Tim Berners-Lee created the original HTML (and associated protocols such as HTTP) on a NeXTcube workstation using the NeXTSTEP development environment. At the time, HTML was not a specification, but a collection of loosely defined elements to solve an immediate problem: the communication and dissemination of ongoing research between Berners-Lee and his colleagues. His solution later combined with the emerging international and public internet to garner worldwide attention.

 The original design of HTML was simple. The first publicly available description of HTML was a document called HTML Tags. The document describes 22 elements that made up the initial design of HTML. Thirteen of these elements still exist in HTML.

 Early versions of HTML were defined with loose syntactic rules, which helped its adoption by those unfamiliar with web publishing. Web browsers commonly made assumptions about intent and proceeded with rendering of the page. Over time, as the use of authoring tools increased, the trend in the official standards has been to create an increasingly strict language syntax. Thus the more recent versions of HTML are much stricter, demanding more precise code. Most browsers, however, continue to render pages that are far from valid HTML.

 HTML is defined in formal specifications that were developed and published throughout the 1980s, inspired by Tim Berners-Lee's prior proposals to graft hypertext capability onto a homegrown SGML-like markup language for the internet. The first published specification for a language called HTML was drafted by Berners-Lee with Dan Connolly, and was published in 1993 by the IETF as a formal "application" of SGML (with an SGML Document Type Definition defining the grammar). The IETF created an HTML Working Group in 1994 and published HTML 2.0 in 1995, but further development under the auspices of the IETF was stalled by competing interests. Since 1996, the HTML specifications have been maintained, with input from commercial software vendors, by the World Wide Web Consortium (W3C).[4] However, in 2000, HTML also became an international standard (ISO/IEC 15445:2000). The last HTML specification published by the W3C is the HTML 4.01 Recommendation, published in late 1999 and its issues and errors were last acknowledged by errata published in 2001.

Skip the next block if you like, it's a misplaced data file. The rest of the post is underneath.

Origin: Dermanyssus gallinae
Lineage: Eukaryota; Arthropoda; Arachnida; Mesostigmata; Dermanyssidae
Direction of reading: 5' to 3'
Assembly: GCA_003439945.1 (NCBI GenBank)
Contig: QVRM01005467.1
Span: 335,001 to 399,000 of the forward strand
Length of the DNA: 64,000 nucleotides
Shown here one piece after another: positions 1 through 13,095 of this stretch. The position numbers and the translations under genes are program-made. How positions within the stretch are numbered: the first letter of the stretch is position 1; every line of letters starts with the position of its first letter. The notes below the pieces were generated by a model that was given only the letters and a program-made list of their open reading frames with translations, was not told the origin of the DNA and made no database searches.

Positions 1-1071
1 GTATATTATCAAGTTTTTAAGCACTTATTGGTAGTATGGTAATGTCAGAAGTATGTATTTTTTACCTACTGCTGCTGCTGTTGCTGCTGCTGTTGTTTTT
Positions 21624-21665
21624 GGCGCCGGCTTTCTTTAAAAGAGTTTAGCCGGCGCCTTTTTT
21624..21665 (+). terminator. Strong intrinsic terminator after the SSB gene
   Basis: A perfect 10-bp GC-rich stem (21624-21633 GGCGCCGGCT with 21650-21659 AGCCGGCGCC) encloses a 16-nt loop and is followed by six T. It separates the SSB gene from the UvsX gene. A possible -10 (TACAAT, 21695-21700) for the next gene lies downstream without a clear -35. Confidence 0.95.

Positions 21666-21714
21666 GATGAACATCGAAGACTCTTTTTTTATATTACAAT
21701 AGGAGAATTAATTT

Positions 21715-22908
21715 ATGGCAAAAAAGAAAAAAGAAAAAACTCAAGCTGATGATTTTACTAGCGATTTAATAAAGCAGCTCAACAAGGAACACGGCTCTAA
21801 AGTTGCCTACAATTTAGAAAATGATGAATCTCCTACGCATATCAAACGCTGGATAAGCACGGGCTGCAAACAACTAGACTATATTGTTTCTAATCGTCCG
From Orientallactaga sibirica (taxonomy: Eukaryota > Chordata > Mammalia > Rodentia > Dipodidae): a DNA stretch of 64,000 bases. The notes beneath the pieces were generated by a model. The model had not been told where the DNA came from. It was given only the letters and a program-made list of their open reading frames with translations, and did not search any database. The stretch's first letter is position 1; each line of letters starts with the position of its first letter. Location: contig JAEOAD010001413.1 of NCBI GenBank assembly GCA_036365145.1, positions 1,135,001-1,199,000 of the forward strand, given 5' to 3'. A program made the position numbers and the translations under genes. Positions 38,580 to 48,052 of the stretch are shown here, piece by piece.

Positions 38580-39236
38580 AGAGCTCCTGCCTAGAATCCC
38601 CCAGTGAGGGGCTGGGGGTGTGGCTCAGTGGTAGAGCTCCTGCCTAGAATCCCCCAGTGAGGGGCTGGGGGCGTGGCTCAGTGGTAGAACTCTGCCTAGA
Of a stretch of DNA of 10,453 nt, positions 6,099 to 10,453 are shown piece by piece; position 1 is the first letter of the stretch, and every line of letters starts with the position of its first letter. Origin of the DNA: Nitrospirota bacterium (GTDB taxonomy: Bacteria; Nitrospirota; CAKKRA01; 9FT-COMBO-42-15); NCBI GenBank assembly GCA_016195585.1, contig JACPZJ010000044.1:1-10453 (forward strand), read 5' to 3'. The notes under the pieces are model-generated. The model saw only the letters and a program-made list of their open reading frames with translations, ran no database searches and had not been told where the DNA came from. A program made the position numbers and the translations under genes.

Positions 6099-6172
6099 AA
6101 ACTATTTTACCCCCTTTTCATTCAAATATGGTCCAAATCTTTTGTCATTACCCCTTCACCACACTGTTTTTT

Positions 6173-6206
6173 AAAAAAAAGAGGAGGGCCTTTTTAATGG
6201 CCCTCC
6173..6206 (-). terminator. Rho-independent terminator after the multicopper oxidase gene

Since the publication of HTML 4.0 in late 1997, the W3C's HTML Working Group focused increasingly - and from 2002 through 2006, exclusively - on the development of XHTML, an XML-based counterpart to HTML that is described on one W3C web page as HTML's "successor". In 2007, the old HTML Working Group was renamed to XHTML2 Working Group and a new HTML Working Group was chartered to continue the development of HTML.

 XHTML is a reformulation of HTML as an XML vocabulary. XHTML can be mixed with other XML vocablaries such as SVG and MathML. XHTML served using the media type for HTML, text/html, has been embraced by many web standards advocates in preference to HTML. XHTML is routinely characterized by mass-media publications for both general and technical audiences as the newest "version" of HTML, but W3C publications, as of 2006, do not make such a claim. Neither HTML 3.2 nor HTML 4.01 have been explicitly rescinded, deprecated, or superseded by any W3C publications, and, as of 2006, they continue to be listed alongside XHTML as current Recommendations in the W3C's primary publication indices.